To our veterans:
You have lived in a different world, one that we civilians can never know. While you were away, our lives continued in safety and without fear. Your family welcomed you back with open arms, but your return was and is important to a larger community. We of the 21st century need to understand and appreciate what you have witnessed.
You, now the oldest, went to war some 70 years ago, youngsters having been raised amid the nation’s greatest economic depression. Your fellow Americans went to work, producing crops and food, planes, ships and tanks. Everyone, in one way or another, participated, and in September 1945, they all felt that they were a part of the victory. We call you the “greatest generation.”
Five years later, some of you returned to duty at a new front, joined by a new group of youngsters. Life at home continued without much attention to our soldiers’ winters in Korea. Communism made headlines, but your friends and siblings watched “I Love Lucy” on TV, went to movies featuring Marilyn Monroe and read about Charlie Brown’s adventures in the daily comics. More than 350,000 of you served; too many did not return. Neither parades nor crowds welcomed those of you who did. Your time “over there” became the forgotten war. When you as Korean War veterans rejoined civilian ranks, married and raised your families, you couldn’t have known that your sons, turning 18 in 1969, would watch a lottery drawing on television to find out their number in the draft for duty in yet another faraway place.
You, those sons, soldiers of the Vietnam War, lived through dangers of the battlefield, but even far away, you also felt the turmoil of what was happening at home. Bob Dylan’s words echoed in song, “Times They are a Changin’.” Your contemporaries “questioned authority,” and Watergate’s aftereffects shadowed your government. Black Power and Flower Power colored the news along with assassinations and a man on the moon. More than a half million of you served; again, too many did not come home. Those who did faced spit upon your uniforms. Then, as years passed, it was your turn to watch your sons and your daughters grow up. They could, of their own accord, volunteer for the United States military.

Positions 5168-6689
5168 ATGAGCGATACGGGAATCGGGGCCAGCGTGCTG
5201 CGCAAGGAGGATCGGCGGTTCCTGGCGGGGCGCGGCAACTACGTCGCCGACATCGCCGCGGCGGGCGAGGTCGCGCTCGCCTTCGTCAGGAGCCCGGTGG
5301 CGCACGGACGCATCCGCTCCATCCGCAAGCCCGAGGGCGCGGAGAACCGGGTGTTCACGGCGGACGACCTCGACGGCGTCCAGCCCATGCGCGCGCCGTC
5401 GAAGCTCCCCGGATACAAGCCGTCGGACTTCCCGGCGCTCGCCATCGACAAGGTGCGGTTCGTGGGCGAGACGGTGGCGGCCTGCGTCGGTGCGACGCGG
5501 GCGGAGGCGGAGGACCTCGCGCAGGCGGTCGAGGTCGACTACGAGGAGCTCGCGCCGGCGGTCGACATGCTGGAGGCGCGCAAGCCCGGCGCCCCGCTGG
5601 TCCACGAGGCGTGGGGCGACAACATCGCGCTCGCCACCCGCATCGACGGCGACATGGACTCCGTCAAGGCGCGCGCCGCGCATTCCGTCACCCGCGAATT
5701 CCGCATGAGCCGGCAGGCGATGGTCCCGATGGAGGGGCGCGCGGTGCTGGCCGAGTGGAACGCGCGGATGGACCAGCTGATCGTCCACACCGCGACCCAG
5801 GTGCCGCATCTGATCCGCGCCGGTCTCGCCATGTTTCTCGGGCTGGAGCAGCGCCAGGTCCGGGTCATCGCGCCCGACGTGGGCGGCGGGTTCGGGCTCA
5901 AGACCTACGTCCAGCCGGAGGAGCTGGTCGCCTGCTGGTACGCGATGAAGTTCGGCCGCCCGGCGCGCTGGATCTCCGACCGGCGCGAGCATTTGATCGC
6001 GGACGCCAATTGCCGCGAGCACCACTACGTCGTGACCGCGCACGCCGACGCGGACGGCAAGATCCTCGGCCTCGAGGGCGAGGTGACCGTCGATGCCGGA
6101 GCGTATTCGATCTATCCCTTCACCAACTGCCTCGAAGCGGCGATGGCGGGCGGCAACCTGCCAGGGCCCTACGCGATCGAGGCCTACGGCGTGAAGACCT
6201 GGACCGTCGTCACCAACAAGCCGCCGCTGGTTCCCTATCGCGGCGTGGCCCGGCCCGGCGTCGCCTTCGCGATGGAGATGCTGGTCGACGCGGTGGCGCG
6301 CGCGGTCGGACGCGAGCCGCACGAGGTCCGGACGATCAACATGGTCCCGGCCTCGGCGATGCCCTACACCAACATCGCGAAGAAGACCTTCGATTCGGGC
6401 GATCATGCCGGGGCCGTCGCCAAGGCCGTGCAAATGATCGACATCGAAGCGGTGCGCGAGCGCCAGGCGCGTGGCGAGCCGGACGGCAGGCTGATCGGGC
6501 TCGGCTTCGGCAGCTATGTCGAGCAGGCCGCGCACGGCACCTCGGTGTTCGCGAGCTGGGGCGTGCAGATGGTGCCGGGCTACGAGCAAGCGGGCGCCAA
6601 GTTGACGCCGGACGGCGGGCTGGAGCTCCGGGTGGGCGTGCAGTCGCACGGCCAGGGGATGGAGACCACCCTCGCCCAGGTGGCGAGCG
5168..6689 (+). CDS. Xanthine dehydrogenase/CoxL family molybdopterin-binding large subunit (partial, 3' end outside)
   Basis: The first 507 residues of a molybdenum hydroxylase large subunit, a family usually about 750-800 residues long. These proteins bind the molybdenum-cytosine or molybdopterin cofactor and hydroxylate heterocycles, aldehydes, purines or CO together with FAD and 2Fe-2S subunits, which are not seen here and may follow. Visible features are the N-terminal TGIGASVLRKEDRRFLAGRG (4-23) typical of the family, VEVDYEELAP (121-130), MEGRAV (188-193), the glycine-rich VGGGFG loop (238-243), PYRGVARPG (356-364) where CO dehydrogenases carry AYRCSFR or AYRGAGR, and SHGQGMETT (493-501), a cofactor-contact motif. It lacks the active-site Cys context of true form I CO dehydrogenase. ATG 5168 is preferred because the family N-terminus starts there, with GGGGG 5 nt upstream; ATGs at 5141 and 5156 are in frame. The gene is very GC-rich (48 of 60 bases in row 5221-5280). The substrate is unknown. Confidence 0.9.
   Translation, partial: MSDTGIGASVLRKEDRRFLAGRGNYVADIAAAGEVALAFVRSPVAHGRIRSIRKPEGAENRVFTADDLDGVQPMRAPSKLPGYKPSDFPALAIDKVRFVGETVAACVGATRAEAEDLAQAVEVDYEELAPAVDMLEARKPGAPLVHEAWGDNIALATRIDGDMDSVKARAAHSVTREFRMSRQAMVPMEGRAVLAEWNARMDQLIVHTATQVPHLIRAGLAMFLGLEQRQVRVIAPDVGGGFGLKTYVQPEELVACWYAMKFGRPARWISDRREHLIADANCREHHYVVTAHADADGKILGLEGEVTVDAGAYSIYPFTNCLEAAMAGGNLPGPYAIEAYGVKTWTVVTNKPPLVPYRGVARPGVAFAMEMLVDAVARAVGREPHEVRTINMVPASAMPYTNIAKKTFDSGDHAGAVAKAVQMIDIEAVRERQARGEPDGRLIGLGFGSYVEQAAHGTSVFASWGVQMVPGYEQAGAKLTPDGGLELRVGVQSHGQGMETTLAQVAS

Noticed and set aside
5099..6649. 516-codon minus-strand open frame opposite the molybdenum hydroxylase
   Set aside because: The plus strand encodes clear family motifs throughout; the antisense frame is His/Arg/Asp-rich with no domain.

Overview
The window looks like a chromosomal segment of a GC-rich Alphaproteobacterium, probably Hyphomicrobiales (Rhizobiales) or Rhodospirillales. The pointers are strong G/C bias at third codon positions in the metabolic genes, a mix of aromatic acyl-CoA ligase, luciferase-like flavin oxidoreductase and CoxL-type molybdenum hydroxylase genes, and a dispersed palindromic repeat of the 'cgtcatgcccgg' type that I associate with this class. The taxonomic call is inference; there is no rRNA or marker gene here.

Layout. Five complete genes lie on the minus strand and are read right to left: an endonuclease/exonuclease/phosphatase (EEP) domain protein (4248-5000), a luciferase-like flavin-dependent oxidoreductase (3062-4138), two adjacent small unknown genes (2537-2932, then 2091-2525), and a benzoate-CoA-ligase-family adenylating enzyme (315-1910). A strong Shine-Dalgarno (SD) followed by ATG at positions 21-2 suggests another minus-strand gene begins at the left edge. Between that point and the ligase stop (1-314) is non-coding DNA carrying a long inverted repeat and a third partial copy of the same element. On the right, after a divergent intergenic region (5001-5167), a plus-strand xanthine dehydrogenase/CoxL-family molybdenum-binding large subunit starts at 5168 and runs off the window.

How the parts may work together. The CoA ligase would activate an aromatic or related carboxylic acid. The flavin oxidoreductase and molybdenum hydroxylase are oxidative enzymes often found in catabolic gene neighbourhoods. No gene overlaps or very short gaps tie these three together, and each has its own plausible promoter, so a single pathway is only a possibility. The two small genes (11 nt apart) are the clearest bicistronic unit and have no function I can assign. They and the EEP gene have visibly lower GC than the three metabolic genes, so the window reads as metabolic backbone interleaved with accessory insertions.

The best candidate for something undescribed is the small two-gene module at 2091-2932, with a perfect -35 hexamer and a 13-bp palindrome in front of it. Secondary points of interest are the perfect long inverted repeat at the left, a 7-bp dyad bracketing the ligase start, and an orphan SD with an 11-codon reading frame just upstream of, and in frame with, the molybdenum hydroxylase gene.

You veterans, grandchildren of the “’50s generation,” left in 1990 for a different kind of war, members of an international coalition of two dozen nations. Desert Storm, with all the efficiency and force of the newest technology, ousted an invading Iraqi dictator from Kuwait, and CNN provided around-the-clock news coverage. Completely tuned in to your days and nights while you were away, your friends and neighbors united to celebrate your homecoming.
Now, in this 21st century, our country is at war against the forces that attacked our homeland on Sept. 11, 2001. Even with our exceptional electronic connections, we cannot fully grasp that other world in which our members of the military live. While our troops breathe in sand and listen for the sounds that might mean their death, the routines of our lives go on. The World Series and Monday Night Football entertain us; politics, elections and sustainable energy divide us; school and work claim our attention; but we, the people at home, insist upon our government’s responsibility to help all of you return to a full and productive life.
Veterans, you bestow upon us a heritage that will clarify decisions that must be made in the years ahead. On this 93rd anniversary of the armistice that ended World War I, America observes a national holiday. Today, we unite to honor you.
Harriet Freiberger has lived in the Elk River Valley since 1982.